All those subjects, all those exams… the days ticking by… struggling with motivation.
Where do I begin? How do I start? Yes, it’s a tough time.
Strangely enough, making a decent revision plan or timetable can actually help reduce the stress.
You begin to feel organised and see the task ahead of you much more clearly.
Suddenly it all appears a bit more manageable.
Right, let’s crack on with our 25 tips, neatly organised into groups of 5 to make it even easier.
Five reasons for making a revision timetable
1. You get a better idea of how much time you have before the exams
2. It makes you feel better as you have a clear idea of the task ahead
3. You’re less likely to run out of revision time
4. It helps you build revision around the rest of your life
5. A simple plan doesn’t take very long to create
Five stages of making a revision timetable
1. Make a list of all your exams
2. Prioritise them – how much revision do you want to do for each
3. Break each exam up into a series of topics to learn/practise
4. Decide how much time you want to devote to revision each week
5. Allocate topics into those weeks (allocating more time to tough topics and leaving some spare time at the end for going through topics again)
Five ways to take your revision timetable to the next level
1. Add all the revision sessions to your phone calendar – set notifications
2. Make a timetable for each week and block out all the times you can’t or don’t want to revise
3. Make the revision plan really colourful and display it in your bedroom
4. Build in time to revisit topics
5. Plan how you’re going to revise each topic
Five things to avoid when making a revision timetable
1. Making it so elaborate that it takes you longer than the actual revision
2. Setting yourself so much work it ends up totally unrealistic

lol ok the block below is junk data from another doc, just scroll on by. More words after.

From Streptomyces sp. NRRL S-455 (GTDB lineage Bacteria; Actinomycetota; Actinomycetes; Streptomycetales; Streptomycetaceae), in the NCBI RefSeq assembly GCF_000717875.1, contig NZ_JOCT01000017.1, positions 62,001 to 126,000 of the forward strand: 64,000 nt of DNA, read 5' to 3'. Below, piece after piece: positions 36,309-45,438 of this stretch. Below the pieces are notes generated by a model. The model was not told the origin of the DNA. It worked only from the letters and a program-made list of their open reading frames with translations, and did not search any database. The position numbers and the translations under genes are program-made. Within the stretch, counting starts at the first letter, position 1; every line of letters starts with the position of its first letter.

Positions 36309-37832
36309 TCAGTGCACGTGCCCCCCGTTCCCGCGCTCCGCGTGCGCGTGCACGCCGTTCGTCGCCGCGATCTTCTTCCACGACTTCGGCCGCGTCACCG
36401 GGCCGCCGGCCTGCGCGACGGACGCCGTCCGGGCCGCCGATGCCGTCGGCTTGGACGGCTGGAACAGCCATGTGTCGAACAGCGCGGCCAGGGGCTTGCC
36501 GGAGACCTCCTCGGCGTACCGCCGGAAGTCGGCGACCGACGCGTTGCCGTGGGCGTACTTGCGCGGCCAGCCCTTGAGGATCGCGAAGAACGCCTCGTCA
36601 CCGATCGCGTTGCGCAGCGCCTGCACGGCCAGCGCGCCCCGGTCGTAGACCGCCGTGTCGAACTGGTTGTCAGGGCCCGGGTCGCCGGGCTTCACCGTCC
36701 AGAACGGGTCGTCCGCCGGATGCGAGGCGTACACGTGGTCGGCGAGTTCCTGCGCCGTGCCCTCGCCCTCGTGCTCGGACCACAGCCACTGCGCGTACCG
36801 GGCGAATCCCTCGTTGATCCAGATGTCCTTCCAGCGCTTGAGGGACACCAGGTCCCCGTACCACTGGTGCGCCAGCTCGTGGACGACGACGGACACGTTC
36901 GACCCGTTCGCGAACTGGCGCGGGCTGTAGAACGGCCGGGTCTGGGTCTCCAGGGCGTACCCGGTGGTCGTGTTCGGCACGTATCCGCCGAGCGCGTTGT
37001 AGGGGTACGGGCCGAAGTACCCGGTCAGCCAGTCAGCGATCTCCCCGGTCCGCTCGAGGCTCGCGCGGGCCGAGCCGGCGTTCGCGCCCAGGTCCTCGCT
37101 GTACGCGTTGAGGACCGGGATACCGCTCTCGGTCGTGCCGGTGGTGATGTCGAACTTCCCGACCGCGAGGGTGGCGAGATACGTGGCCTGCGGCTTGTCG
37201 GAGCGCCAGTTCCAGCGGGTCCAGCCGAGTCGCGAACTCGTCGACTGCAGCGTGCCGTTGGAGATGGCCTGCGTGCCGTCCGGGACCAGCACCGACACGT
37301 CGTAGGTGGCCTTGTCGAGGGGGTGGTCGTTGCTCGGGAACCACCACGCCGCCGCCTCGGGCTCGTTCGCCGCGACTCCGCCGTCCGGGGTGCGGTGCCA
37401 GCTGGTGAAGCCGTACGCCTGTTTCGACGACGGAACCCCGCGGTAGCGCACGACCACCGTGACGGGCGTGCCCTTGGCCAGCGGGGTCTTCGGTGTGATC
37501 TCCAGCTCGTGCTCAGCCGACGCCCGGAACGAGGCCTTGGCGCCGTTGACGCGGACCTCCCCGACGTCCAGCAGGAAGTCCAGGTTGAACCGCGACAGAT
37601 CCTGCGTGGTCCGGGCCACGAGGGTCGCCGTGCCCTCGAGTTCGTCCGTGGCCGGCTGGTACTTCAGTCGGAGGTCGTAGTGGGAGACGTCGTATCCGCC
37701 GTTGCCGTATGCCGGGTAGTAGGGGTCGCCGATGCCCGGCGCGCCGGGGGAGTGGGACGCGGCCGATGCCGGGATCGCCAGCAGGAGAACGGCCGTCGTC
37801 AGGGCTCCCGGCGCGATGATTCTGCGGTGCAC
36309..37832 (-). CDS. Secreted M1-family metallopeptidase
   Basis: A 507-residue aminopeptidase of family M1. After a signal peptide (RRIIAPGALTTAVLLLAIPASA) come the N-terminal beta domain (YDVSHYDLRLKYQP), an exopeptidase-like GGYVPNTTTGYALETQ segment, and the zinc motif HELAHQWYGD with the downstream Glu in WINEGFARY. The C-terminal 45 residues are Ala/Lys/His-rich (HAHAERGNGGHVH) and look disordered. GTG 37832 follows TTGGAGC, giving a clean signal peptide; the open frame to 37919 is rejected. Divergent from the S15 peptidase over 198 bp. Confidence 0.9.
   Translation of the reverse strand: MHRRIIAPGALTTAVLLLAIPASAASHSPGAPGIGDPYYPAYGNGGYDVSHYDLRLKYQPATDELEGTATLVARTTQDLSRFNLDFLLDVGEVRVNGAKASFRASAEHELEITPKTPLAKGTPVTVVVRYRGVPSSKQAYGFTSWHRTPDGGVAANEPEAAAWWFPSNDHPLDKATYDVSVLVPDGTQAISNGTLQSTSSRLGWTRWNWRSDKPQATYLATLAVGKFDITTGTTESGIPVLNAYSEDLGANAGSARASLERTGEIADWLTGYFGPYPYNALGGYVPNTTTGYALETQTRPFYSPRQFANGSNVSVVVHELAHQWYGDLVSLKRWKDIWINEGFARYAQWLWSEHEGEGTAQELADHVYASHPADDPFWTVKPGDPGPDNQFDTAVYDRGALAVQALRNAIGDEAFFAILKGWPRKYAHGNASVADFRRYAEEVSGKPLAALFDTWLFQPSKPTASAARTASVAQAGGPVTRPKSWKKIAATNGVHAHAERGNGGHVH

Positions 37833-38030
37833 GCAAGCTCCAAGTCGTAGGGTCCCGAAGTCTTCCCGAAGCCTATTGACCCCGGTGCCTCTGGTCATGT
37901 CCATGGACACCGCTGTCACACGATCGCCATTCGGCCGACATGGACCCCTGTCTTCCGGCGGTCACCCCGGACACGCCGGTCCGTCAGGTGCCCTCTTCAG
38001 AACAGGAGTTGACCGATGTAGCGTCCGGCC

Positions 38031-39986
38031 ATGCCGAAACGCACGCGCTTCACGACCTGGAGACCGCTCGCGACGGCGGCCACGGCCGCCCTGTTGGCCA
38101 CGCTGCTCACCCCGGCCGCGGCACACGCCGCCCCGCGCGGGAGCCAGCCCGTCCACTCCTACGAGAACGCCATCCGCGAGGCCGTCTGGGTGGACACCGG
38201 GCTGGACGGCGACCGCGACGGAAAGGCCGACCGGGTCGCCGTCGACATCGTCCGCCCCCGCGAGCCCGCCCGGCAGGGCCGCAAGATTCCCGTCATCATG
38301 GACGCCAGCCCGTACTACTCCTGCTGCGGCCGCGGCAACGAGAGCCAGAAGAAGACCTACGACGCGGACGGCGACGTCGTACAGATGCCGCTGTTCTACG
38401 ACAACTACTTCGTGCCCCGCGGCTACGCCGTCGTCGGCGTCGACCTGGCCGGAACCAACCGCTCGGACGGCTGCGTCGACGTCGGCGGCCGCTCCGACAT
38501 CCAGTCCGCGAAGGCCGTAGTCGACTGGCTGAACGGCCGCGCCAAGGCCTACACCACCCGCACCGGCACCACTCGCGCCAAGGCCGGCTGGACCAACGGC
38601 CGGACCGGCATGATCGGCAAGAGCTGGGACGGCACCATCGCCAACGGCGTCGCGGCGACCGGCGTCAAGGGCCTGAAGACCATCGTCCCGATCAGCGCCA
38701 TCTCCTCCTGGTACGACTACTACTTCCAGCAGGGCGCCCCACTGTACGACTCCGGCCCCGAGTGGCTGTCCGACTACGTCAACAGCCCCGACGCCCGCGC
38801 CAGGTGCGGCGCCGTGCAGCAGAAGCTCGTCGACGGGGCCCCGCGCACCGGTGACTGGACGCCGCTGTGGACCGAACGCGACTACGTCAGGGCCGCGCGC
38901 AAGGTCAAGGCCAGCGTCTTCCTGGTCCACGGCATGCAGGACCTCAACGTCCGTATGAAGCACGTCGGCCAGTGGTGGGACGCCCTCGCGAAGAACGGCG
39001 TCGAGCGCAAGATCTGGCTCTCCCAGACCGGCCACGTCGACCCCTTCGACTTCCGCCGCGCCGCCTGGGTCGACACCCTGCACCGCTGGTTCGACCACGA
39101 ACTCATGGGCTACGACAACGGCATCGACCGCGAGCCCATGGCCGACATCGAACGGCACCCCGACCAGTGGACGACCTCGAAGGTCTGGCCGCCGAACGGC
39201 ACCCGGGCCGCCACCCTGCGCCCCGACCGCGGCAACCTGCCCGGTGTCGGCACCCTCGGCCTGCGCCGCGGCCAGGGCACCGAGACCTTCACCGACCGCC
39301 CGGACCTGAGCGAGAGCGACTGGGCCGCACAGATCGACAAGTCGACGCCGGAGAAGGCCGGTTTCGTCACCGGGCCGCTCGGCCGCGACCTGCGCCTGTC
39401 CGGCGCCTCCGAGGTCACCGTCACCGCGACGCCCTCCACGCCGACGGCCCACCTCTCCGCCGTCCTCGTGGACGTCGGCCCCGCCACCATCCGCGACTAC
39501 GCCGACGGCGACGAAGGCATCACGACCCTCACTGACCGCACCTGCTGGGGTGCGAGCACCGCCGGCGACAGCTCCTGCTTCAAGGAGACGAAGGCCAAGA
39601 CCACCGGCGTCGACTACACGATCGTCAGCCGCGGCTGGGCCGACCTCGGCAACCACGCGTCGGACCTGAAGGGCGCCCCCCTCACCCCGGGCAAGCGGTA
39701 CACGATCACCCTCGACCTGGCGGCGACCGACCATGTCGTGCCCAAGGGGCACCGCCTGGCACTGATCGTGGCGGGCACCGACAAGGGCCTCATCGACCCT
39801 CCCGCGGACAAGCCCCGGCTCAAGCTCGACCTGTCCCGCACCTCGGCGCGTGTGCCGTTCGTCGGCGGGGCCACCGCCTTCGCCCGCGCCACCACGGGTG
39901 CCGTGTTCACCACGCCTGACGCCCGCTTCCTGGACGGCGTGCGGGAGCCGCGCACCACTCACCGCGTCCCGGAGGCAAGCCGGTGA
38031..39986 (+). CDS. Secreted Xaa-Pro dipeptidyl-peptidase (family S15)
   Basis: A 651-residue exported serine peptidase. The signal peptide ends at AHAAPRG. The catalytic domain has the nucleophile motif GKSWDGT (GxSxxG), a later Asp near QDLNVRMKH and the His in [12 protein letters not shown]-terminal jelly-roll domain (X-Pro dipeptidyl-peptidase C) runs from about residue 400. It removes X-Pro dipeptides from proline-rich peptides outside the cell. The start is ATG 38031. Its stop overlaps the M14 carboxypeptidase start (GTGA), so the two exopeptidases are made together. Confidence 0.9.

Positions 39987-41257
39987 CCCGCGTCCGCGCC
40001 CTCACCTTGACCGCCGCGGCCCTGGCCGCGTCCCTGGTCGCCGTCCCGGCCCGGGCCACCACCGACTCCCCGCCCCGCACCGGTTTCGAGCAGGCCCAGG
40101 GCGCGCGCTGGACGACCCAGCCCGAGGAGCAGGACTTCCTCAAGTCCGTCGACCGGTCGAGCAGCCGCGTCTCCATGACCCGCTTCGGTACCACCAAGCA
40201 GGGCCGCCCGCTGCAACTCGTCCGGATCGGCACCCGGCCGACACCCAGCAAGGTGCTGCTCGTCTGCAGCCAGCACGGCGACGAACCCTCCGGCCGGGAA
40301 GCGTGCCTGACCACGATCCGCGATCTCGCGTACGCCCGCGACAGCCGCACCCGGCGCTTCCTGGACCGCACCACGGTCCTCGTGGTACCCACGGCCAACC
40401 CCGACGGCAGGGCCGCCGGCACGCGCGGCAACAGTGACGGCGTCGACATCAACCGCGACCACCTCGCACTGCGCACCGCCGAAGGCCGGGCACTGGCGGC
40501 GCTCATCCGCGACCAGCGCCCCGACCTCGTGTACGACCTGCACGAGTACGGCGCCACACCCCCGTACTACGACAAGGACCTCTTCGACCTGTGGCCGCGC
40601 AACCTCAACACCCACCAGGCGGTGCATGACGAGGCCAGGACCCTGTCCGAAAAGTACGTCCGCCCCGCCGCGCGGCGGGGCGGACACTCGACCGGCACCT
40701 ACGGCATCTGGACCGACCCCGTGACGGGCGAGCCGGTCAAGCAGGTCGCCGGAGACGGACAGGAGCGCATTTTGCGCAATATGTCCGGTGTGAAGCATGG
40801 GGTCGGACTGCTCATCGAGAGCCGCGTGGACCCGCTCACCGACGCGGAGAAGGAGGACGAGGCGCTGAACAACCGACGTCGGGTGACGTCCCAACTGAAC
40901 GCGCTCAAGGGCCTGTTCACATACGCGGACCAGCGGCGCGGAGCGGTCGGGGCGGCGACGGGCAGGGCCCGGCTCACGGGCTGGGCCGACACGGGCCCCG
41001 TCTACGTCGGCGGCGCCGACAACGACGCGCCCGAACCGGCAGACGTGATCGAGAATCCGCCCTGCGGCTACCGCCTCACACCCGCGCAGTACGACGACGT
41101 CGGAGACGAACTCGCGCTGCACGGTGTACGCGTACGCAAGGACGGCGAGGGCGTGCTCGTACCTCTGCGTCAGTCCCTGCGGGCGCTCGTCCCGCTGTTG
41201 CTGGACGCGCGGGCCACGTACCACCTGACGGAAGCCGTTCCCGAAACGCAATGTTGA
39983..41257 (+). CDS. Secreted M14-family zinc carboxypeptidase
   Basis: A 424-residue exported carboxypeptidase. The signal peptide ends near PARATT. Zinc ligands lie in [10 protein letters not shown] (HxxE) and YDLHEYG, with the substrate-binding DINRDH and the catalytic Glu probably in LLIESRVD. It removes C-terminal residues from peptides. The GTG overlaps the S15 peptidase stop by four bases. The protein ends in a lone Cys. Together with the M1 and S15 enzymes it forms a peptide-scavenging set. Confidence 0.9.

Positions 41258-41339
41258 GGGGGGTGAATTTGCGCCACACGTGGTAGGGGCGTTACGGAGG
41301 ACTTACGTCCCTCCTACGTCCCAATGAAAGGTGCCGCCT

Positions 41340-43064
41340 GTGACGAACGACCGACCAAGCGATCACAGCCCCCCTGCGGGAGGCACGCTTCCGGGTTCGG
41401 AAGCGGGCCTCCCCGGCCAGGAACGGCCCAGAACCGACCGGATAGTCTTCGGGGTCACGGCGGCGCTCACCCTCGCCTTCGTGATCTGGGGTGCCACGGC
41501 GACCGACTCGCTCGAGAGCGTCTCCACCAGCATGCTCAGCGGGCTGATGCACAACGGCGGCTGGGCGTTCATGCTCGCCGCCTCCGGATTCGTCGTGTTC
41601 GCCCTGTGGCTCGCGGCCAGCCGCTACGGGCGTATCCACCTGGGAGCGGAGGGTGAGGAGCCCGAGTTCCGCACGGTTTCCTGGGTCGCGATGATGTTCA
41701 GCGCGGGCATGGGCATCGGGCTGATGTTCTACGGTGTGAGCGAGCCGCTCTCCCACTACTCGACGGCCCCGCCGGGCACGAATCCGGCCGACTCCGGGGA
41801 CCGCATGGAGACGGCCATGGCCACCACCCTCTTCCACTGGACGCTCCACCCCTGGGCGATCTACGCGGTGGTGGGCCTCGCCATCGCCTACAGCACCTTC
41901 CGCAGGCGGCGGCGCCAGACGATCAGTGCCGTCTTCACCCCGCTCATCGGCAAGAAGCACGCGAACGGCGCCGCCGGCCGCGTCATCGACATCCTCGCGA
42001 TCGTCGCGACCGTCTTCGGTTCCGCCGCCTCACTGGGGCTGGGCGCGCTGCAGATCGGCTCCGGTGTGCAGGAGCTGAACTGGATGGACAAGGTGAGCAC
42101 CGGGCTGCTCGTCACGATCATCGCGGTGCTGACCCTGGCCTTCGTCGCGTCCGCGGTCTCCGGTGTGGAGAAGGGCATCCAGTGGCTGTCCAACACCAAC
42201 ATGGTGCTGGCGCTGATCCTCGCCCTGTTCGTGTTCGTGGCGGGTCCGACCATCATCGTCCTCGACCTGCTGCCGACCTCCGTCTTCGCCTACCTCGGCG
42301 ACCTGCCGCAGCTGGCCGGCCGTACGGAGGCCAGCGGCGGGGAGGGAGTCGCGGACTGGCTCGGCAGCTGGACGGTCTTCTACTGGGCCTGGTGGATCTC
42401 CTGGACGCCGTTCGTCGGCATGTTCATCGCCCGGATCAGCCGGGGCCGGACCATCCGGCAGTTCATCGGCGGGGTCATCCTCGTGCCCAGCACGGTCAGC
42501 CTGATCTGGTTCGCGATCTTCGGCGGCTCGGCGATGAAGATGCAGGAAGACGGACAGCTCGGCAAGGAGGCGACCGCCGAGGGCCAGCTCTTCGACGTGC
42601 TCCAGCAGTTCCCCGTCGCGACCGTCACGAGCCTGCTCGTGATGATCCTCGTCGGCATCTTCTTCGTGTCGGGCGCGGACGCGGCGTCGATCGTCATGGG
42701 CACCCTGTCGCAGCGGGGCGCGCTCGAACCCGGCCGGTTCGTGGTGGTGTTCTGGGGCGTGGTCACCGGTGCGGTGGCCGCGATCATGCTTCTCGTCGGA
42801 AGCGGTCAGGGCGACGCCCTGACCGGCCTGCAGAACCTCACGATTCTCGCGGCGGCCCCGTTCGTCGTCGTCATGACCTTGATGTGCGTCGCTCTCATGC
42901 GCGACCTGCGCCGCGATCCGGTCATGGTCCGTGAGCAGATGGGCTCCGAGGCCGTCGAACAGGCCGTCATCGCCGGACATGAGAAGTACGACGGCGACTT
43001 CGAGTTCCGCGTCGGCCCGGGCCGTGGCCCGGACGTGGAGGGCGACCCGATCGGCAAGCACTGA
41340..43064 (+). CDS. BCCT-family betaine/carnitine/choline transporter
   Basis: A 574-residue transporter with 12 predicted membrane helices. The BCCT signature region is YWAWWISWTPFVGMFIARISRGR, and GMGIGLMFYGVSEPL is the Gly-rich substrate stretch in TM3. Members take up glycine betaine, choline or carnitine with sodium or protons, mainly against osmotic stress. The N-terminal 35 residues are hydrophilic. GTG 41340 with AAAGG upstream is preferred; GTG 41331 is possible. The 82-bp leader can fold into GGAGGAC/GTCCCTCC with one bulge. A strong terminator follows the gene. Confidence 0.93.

3. Making the plan as a distraction from actually revising
4. Having no intention of ever paying any attention to it once it’s made
5. Thinking it’s perfect and will never need to change
Five ways of sticking to a revision timetable
1. Check it every day
2. Remember it’s flexible – change it when needed
3. Share it with friends and family
4. Reward yourself after each revision session
5. Tick off topics when they’re done
OK, have we convinced you? Good, now you need to get cracking if you don’t have one already.
TSR has its own revision planner
10 facts about the TSR study planner
- Automatically adds as many one hour revision sessions for each exam as you request
- Builds revision up as the exams get closer
- Only timetables revision between the hours you want to study
- Builds revision around your classes, holidays, study leave and social activities
- Adds breaks where it can
- Can easily be adapted as things change
- Enables you to plan each revision session
- Notifies you about revision sessions if you wish
- Can be made as colourful as you like
- Prints off as pdf files
Got a question about revision?
Official partner of revision on The Student Room
How much revision should I do each day? What’s the best way to revise? How do I stay focussed? Exams are stressful. We get it. That’s why we're here to help.
We've spoken with our tutors and students to give you some of the best advice around. Head over to our revision hub to find out more.